Time for Some Karma Yoga?


I know a lot of us, including myself, have gotten tremendous benefit from various forms of yoga, which can help with strength and cultivating movement integrated with breath. These forms of physical yoga provide deep benefits for body and mind. But yoga as it emerged in India thousands of years ago has multiple levels of practices associated with it and is grounded in the spiritual. 

According to the Oxford Dictionary, the word Yoga means 'union'. You can think of it is a union of the individual spirit with the universal spirit that some call God but is also known as the universe, the one life, all that is. Yoga is a combination of practices, which are designed to bring the individual into harmony with life at the deepest level. One aspect of yoga that was explored by the mystic Ram Dass is Karma Yoga. This way of understanding yoga gives us some indications of how to bring the spirit of yoga into our everyday work lives and into the work path that we choose. 

In his book Paths to God which is focused on interpreting the Hindu sacred text the Baghavad Gita he says that Karma Yoga: 

“...embraces a spiritual path of engagement in the world rather than withdrawal from it. I see the Gita as... a guidebook for bringing spirit into action. I find the teachings of the Gita reflected in the lives of Gandhi and Martin Luther King. The Gita is a path of yoga that’s designed for a life of action rather than a life of contemplation, and it tells us how to carry on our spiritual quest right in the midst of our lives in the world. In practicing true karma yoga, we sacrifice ourselves and our gratifications into selfless, dharmic action. The ritual of sacrifice satisfies some deep yearning in us to complete a cycle, to offer back for what we’ve been given.”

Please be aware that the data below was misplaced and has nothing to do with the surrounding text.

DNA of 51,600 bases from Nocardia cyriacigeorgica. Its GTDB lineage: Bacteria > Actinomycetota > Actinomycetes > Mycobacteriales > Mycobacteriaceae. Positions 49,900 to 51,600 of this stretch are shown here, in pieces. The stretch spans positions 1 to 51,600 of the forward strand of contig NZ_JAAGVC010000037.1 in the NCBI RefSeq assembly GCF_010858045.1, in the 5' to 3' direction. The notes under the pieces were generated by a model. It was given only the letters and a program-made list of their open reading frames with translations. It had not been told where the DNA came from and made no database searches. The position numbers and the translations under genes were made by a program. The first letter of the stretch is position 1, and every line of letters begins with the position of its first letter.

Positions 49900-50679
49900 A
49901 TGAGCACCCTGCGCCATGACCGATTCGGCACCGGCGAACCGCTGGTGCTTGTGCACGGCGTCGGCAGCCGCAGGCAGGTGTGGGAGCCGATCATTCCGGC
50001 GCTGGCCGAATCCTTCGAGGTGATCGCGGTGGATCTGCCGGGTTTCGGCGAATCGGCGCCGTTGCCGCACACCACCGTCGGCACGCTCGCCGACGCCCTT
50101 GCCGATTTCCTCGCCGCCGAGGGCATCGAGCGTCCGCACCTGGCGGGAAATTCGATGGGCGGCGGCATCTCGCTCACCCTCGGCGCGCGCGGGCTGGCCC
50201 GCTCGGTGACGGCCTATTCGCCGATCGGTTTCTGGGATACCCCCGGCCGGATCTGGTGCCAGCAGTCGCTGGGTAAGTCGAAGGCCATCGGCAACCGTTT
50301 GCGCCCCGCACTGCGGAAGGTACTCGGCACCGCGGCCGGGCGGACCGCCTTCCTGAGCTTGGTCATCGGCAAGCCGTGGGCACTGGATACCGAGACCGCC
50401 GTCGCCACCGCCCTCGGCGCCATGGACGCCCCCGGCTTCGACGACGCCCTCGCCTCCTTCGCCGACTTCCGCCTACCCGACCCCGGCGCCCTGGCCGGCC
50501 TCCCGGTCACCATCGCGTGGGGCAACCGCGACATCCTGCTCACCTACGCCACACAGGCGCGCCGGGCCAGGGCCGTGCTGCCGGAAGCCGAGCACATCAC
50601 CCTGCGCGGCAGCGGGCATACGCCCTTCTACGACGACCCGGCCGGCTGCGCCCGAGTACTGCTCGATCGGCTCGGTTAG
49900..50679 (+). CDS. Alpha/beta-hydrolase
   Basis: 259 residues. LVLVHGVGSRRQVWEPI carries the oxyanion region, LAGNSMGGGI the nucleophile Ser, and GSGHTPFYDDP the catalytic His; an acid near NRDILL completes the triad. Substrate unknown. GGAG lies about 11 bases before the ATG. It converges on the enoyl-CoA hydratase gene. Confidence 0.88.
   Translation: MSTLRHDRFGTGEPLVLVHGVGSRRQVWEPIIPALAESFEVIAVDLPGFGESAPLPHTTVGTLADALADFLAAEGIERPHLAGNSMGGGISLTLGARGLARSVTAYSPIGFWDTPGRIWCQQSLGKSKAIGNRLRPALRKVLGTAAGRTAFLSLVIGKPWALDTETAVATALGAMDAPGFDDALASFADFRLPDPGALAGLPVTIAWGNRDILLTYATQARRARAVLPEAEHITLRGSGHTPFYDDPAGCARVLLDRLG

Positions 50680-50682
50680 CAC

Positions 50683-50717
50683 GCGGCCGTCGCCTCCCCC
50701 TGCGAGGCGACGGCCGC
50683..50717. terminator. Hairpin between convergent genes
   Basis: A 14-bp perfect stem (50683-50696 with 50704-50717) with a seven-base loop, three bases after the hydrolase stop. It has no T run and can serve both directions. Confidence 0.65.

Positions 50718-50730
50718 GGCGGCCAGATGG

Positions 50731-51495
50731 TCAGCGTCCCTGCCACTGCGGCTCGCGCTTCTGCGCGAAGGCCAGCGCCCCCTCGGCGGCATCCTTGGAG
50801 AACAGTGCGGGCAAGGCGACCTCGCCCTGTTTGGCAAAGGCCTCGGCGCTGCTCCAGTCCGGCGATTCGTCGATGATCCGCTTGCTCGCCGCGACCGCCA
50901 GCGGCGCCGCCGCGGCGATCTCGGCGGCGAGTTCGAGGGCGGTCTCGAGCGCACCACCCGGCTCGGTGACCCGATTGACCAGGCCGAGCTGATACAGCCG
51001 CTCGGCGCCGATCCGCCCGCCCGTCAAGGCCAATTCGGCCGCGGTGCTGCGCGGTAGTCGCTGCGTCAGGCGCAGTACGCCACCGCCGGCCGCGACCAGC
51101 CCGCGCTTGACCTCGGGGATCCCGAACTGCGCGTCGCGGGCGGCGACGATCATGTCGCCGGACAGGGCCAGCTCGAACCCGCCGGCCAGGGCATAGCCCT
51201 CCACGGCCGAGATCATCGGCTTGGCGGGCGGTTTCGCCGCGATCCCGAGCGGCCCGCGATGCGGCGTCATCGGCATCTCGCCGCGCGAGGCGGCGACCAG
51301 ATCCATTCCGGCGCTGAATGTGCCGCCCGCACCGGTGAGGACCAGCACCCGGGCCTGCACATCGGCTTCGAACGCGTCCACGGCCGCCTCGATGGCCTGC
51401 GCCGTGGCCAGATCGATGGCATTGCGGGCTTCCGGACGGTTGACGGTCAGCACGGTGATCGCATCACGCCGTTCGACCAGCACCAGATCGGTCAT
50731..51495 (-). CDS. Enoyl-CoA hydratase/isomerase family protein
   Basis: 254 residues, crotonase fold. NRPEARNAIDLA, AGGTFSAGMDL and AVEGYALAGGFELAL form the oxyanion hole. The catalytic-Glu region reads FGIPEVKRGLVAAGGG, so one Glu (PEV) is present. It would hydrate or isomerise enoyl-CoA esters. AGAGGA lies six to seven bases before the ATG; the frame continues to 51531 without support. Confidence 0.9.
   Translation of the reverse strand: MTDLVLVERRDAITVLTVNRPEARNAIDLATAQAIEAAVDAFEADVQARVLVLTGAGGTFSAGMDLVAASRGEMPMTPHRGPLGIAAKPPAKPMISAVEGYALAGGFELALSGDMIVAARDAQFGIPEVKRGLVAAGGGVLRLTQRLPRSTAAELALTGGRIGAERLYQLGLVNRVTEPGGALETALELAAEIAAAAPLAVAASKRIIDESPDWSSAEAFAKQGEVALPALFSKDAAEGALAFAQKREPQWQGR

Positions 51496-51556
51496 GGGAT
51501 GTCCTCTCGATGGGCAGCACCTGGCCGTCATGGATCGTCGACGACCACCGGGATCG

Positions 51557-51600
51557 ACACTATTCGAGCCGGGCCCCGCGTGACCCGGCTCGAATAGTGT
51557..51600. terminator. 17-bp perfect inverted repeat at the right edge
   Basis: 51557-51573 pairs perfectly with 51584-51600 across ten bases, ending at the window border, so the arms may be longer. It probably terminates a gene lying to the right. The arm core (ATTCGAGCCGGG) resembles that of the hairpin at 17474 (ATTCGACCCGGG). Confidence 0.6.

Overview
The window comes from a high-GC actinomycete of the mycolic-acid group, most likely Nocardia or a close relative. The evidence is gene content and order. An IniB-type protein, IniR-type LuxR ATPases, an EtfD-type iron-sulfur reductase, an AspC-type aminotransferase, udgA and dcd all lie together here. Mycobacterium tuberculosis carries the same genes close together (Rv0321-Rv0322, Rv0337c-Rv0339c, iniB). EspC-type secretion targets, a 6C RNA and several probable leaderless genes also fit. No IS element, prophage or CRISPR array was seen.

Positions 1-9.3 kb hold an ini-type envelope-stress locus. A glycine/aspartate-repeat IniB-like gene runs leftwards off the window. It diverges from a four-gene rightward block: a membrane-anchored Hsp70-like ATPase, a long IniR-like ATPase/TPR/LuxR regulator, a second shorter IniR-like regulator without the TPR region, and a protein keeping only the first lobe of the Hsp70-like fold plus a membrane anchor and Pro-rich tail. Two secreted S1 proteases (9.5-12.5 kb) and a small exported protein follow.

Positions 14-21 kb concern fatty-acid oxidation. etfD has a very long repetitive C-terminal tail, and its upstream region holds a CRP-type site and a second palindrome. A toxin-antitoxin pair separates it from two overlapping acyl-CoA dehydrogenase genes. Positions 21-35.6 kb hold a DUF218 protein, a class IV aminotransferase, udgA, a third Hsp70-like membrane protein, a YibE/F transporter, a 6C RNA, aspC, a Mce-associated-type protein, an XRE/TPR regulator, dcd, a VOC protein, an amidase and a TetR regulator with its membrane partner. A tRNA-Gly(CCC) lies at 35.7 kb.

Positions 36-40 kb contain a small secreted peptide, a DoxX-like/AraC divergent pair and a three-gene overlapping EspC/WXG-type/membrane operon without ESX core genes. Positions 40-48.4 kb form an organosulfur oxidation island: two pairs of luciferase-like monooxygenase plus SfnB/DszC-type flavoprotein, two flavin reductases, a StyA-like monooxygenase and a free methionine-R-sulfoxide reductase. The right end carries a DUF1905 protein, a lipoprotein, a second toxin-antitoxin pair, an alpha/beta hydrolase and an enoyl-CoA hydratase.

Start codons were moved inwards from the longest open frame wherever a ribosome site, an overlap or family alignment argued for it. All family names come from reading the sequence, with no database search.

Dass is bringing forward this idea of sacrifice to emphasize that love of service to the greater good needs to be the driver of our actions in our work in the world, not our ego or the material rewards we may get or the results we might achieve (though those come too and differ in importance for each person). When he says that we have a deep need to complete a cycle, we can think of it as giving back to life in our unique way filled with gratitude for being given life and being able to experience the wonder of existence right where we are. This isn’t some denial of the difficulties of life – the main character in the Gita is a warrior on the verge of being engulfed in a brutal war - but a deeper understanding of how to be effective in the world and how to experience personal bliss as well. 

How can we bring Karma Yoga more into our work in the world? 

  • Discern and pursue a work path that uses your unique skills, talents, passions and that makes your heart sing (or stay in the one you are on and upgrade it by being in passionate service) 
  • Do that work with gratitude for the opportunity, for the path you are walking, and for your life 
  • As you do the work, know that you are fully integrated into the one life (the divine oneness) and offer the work up as service to the whole 
  • Be unattached to the outcomes of your work so that you stay aligned with your purpose 

This is all about the spirit in which you do the work, and as you focus on that your fulfillment and the experience of the people you work with and serve each day can shift into something beyond what most of us think of as “work.” Enjoy experimenting with this approach and let me know if you want help to discern your highest work path. 


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